In order to analyse the relationship between the probability of conflict outbreak and different distributional aspects of ethnicity, we preliminarily verify how the indices correlate with conflict outcomes. Figure 3 shows \( P_{\infty }^{n}\) versus *RQ* with the labels for the frequency of ethnic conflict onsets [EC] in the time range from 1946 and 2005. The horizontal and the vertical lines represent respectively the mean values of \( P_{\infty }^{n}\) (0.5809) and *RQ* (0.5408).^{Footnote 27} The two indices differ most when they are both larger than their respective means. This range of values is associated with 76% of all conflict episodes as shown in detail in the right-hand side frame of Fig. 3.

In the next section we test the empirical performance of the derived indices and we show that the predictive power of \(P_{\infty }^{n}\) is significantly higher than the predictive power of the other indices of ethnic diversity in the explanation of ethnic conflict onset.

### 4.2 Explaining ethnic conflict onset

The empirical evidence on the association between ethnic diversity and conflict is very heterogeneous. Applying the fractionalization index, Sambanis (2001, 2004) and Hegre and Sambanis (2006) find a positive and statistically robust association between ethnic fractionalization and ethnic conflict and argue that as a country becomes ethnically more fragmented, the risk of conflict increases. Collier (2001) and Collier and Hoeffler (2004) show that the interaction between ethno-linguistic and religious fractionalization (which they term as “social fractionalization”) is negatively correlated with the likelihood of conflict because ethnic diversity makes rebellion harder since rebel cohesion becomes more costly. The mitigating effects of social fractionalization on conflict, however, disappear in the presence of ethnic dominance: with one ethnic group covering between 45 and 90% of the overall population, the risk of conflict is almost doubled. On the other side, Fearon and Laitin (2003) and Fearon et al. (2007) find no significant effect of ethnic and religious fractionalization on the likelihood of civil conflict outbreak.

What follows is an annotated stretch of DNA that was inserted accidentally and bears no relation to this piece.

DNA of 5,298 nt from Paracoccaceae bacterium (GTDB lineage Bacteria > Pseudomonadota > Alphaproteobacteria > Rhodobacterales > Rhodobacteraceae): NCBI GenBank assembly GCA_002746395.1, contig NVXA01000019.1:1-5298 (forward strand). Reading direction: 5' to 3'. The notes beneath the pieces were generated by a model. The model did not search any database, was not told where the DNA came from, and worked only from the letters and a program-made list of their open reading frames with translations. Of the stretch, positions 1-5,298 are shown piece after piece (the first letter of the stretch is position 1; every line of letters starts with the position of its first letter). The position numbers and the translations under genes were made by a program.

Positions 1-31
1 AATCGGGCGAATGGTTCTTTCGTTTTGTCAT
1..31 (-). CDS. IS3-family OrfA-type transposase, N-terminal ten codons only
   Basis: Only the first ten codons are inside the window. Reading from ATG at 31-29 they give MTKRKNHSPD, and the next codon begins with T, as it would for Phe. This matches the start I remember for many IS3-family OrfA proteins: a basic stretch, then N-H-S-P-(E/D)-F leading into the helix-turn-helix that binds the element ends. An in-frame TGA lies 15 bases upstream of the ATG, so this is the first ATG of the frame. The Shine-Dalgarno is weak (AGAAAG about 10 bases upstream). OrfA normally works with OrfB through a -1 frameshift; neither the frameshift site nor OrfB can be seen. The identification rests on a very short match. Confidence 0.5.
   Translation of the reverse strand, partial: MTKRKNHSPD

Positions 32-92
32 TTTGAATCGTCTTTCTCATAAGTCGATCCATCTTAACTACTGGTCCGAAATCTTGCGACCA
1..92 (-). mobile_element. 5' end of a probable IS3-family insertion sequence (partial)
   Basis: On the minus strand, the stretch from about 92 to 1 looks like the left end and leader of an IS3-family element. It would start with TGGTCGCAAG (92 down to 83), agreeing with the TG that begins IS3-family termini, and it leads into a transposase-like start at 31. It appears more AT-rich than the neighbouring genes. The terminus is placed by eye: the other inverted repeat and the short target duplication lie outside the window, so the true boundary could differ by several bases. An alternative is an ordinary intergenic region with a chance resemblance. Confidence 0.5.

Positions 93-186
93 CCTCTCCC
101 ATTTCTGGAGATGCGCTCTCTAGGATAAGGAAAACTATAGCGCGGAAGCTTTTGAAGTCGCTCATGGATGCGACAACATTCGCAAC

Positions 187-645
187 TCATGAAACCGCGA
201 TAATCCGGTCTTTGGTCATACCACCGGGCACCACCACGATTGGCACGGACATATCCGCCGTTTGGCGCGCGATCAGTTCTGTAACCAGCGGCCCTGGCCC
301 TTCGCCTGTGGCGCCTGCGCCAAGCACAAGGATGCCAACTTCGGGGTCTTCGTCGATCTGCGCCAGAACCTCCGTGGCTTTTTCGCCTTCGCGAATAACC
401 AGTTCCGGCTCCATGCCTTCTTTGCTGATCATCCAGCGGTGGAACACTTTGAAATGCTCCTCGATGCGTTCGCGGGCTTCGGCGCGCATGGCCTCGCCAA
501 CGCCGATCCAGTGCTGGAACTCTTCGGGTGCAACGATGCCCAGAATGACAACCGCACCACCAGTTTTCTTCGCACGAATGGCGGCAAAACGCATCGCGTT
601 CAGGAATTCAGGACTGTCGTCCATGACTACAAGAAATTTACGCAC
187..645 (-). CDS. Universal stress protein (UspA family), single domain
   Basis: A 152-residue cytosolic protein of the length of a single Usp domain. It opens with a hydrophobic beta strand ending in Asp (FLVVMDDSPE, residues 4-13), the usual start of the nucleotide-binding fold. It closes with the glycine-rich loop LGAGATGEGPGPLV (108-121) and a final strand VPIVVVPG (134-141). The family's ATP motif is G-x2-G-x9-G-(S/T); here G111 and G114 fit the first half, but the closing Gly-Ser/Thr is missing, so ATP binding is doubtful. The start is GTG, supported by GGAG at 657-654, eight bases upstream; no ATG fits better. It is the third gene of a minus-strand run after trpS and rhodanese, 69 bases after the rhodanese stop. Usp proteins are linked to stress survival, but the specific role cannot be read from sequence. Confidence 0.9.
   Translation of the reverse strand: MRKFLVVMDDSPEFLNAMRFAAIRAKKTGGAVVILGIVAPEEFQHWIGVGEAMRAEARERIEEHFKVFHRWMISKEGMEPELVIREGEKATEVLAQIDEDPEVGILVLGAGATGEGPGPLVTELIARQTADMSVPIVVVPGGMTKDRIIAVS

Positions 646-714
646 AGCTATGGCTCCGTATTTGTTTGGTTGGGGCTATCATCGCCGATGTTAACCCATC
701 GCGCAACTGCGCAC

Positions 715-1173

Another important strand of literature pioneered by the International Conflict Research group emphasizes the role of political and economic exclusion and competition along ethnic lines in shaping the probability of conflict onset (see, for instance, Wucherpfennig et al. 2011; Cederman et al. 2013; Cederman and Wucherpfennig 2017; Bormann et al. 2019). These contributions highlight high degrees of ethnic exclusion and segmentation as a key motivation for rebellion, and dismiss grievances exacerbated by high ethnic fragmentation and/or polarization as irrelevant (Cederman and Girardin 2007; Wimmer et al. 2009; Cederman et al. 2013).

Several other scholars have argued that the relationship between ethnic diversity and conflict is not monotonic and suggest, in line with Horowitz (1985), that highly homogeneous and highly heterogeneous societies are less conflict prone with respect to societies divided into few prominent ethnic groups. Following this logic, Montalvo and Reynal-Querol (2005) apply their index of discrete ethnic polarization and find a positive and statistically significant association between ethnic polarization and the incidence of conflict.^{Footnote 28} Schneider and Wiesehomeier (2010), on the other hand, find that the relationship between ethnic polarization and conflict is ambiguous and depends on whether it is considered civil war incidence or civil war onset as a dependent variable while Collier and Hoeffler (2004) find no statistically significant relationship between ethnic polarization and the risk of conflict outbreak.